Comcast ended up holding onto the Lake County system after the deal with Time Warner fell apart, and Smith was moved up to general manager of the MSO's 195,000-subscriber system in Pennsylvania's Chester and Lancaster counties last year.

One of Smith's challenges is selling cable in Lancaster County, where the Amish — who represent about 10 percent of the population — shun such technology as cable TV.

"I would be the queen of cable if I could figure out how to sell [to] the Amish," Smith cracked.

Smith, 34, oversees about 200 employees. A typical day involves meetings on system upgrades and new technology rollouts and talking to front-line employees to get customer feedback, she said.

"Some of the key challenges are just balancing all of the multiple priorities — meeting the financial and subscriber goals are key to what we do, trying to launch new products, and at the same time trying to provide excellent customer service," Smith said. Another key to the job is "making sure it's a fun work environment" and communicating often with all of her employees, she added.

Smith, an avid equestrian who owns two horses, competes in horse-jumping competitions about once a month. But does she have a cowboy hat, like her cable forefathers?

"I wouldn't admit if I did," she said.

SETTING BIG GOALS

Bookout is only 29, but the general manager of Cable One's Grenada, Miss., system already has 12 years of cable experience. His first cable gig was at a United Artists Cable system in Houston when he was a high school senior.

"I just took it so I could pay the insurance on my pickup truck, to tell you the truth," Bookout said. "Once you get the cable business in your blood, it's hard to get it out."

Bookout started out as a part-time, customer-service representative, but when one of the full-time CSRs took maternity leave, he was asked to stay on full-time. He was soon promoted to customer-service supervisor.

While attending San Jacinto College — a community college in Houston — Bookout was assigned to write a paper about his career goals.

"In five years I want to be an office manager, and in 10 years I said I wanted to be a general manager," Bookout recalled.

Bookout's professor would be proud — he achieved both goals.

After working for six months as assistant customer-service manager for the now defunct wireless operator People's Choice TV in Houston, a headhunter helped him secure the office manager job at the Grenada system in 1994, which was then owned by Bresnan Communications.

Bookout was promoted to general manager of the system in 1995, when he was just 24. "Of course I was nervous, but I jumped into it with both feet, and ended up coming out of it no worse for the wear," he said.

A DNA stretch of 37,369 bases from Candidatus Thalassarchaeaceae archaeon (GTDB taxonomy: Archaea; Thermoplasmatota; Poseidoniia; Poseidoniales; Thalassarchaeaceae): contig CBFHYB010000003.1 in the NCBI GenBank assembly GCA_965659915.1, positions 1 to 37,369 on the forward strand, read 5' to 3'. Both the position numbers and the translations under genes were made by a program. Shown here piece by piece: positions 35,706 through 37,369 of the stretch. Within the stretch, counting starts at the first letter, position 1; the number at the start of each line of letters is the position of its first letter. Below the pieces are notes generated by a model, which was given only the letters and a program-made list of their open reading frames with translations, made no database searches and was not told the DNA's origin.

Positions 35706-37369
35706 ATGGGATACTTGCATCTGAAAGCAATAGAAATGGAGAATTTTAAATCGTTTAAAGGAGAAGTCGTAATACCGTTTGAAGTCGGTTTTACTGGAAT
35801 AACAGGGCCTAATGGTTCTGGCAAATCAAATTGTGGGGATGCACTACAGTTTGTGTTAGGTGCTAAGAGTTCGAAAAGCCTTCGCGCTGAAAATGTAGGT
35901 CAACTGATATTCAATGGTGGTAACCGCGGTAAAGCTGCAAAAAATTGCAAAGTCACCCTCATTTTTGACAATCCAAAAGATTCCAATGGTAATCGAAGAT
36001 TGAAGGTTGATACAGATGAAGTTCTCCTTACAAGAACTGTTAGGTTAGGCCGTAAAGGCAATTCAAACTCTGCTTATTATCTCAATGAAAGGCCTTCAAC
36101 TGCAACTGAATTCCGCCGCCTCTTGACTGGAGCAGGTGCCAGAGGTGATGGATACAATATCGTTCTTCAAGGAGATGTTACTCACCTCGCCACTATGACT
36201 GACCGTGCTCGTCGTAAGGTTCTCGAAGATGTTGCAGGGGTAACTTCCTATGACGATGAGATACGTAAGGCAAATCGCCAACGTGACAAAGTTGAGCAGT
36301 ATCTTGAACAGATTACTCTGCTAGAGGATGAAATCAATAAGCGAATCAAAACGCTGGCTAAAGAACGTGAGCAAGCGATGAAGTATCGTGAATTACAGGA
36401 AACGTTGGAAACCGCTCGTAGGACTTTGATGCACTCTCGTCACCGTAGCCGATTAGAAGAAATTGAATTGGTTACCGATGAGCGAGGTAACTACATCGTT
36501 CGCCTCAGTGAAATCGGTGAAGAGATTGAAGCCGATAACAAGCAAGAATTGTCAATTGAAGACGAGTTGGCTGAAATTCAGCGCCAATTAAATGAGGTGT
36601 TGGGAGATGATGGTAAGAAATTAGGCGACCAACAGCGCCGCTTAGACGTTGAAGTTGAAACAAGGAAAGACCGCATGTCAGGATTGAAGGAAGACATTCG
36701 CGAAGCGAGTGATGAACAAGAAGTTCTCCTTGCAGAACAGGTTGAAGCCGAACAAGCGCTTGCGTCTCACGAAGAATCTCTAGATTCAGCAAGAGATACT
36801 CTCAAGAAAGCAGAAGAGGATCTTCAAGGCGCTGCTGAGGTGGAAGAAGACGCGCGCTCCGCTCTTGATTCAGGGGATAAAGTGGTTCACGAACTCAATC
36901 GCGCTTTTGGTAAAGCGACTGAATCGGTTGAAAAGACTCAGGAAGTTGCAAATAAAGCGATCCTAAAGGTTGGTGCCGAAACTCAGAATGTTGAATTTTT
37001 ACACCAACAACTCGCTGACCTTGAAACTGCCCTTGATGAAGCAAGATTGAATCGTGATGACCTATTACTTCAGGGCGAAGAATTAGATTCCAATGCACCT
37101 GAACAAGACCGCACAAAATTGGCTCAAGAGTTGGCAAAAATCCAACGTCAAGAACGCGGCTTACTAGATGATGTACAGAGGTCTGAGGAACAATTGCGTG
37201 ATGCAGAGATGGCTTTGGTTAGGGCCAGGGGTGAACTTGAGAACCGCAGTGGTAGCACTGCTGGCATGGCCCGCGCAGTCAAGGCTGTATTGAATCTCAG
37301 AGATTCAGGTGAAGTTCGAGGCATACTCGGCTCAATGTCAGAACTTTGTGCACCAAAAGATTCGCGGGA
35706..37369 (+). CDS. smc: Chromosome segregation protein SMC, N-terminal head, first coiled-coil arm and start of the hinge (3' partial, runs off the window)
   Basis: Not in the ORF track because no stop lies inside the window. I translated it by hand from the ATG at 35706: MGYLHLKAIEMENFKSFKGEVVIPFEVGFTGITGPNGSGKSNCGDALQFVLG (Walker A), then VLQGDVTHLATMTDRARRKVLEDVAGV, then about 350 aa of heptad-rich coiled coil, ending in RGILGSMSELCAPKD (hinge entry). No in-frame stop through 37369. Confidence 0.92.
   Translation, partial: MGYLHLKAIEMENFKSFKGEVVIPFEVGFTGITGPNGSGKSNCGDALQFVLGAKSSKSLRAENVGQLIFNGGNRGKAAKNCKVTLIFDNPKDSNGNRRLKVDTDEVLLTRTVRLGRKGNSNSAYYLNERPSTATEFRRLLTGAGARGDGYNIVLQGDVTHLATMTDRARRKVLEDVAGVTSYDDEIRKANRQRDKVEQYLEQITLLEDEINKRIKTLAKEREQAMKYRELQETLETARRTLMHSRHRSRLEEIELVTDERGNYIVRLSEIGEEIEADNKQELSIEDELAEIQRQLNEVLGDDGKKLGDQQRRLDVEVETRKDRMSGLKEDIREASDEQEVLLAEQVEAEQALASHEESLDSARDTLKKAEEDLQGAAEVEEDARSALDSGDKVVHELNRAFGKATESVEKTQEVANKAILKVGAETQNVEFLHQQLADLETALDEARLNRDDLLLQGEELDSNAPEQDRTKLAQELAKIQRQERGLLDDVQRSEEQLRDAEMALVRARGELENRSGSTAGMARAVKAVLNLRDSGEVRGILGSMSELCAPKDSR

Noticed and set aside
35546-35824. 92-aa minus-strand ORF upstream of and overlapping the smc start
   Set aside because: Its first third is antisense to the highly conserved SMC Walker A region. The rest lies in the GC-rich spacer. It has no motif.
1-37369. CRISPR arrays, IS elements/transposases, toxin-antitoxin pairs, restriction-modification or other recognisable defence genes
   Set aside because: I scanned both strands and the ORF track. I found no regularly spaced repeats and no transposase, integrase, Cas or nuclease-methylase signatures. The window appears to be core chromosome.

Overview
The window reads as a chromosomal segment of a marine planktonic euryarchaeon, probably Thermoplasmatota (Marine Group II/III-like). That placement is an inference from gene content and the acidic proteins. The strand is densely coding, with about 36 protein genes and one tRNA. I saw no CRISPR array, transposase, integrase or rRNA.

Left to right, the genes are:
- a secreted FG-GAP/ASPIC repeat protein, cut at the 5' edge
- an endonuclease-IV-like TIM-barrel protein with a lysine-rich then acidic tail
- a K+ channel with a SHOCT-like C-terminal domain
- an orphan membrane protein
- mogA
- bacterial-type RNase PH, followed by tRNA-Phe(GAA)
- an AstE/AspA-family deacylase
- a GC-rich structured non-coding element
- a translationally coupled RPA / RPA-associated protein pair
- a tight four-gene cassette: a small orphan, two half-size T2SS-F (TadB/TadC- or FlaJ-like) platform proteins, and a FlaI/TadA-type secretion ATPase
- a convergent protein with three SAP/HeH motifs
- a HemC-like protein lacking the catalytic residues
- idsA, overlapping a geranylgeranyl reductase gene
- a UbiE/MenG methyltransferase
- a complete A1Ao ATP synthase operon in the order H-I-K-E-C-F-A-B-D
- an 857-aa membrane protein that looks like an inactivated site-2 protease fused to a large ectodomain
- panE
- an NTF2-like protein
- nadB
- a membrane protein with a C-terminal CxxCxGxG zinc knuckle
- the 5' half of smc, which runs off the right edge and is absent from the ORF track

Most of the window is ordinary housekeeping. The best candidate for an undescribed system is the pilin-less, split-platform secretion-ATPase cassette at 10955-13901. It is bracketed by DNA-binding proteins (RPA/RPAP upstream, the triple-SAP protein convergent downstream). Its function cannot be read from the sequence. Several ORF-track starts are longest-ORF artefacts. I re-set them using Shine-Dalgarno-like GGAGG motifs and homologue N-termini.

The Houston native oversees a dozen employees and a small system with 7,000 subscribers running from two headends in rural Mississippi. The system, which was acquired by Cable One in 1998, offers digital cable and is about to launch cable-modem service, Bookout said.

Long-term, Bookout would like to continue his education, and eventually move into the corporate office on the operations side, managing multiple systems, he said.

ROOTS IN TV

McCabe, 32, grew up with the television business. His father was sales manager for KOKI-TV in Tulsa, Okla. But McCabe didn't follow in his father's footsteps after graduating from Ohio State University as a business administration major in 1994 — he started his own mortgage business instead.

Last year, one of McCabe's clients told him about an opening for the general manager's job at Charter Communications Inc.'s Tulsa system. McCabe's client — Charter director of advanced services Bruce Berkinshaw — was selling his Tulsa home to relocate to St. Louis.

Although he didn't have cable experience, McCabe got the job last year at age 31.

A key part of the job is surrounding yourself with people that understand the technology, McCabe said. "If you have the right people telling you the right things, it certainly makes it much easier."

McCabe oversees a wide area in Eastern Oklahoma that encompasses 77 small towns, 50 headends and 17,000 subscribers. Since joining the company last year, he has focused on "improving economies of scale," and has consolidated 10 headends.

Charter sells digital cable on three of McCabe's systems, and McCabe said he also recently began offering a satellite-delivered programming package in Eastern Oklahoma. In its first two months of availability, the service from WSNet Inc. — which competes with cable in some markets — Charter has sold it to 400 subscribers who don't have cable running past their homes, McCabe said.

Selling a multichannel competitor's digitally compressed programming to cable-company customers who don't even have wire running into their homes is something even these under-35-year-olds probably never dreamed of when they first joined the business.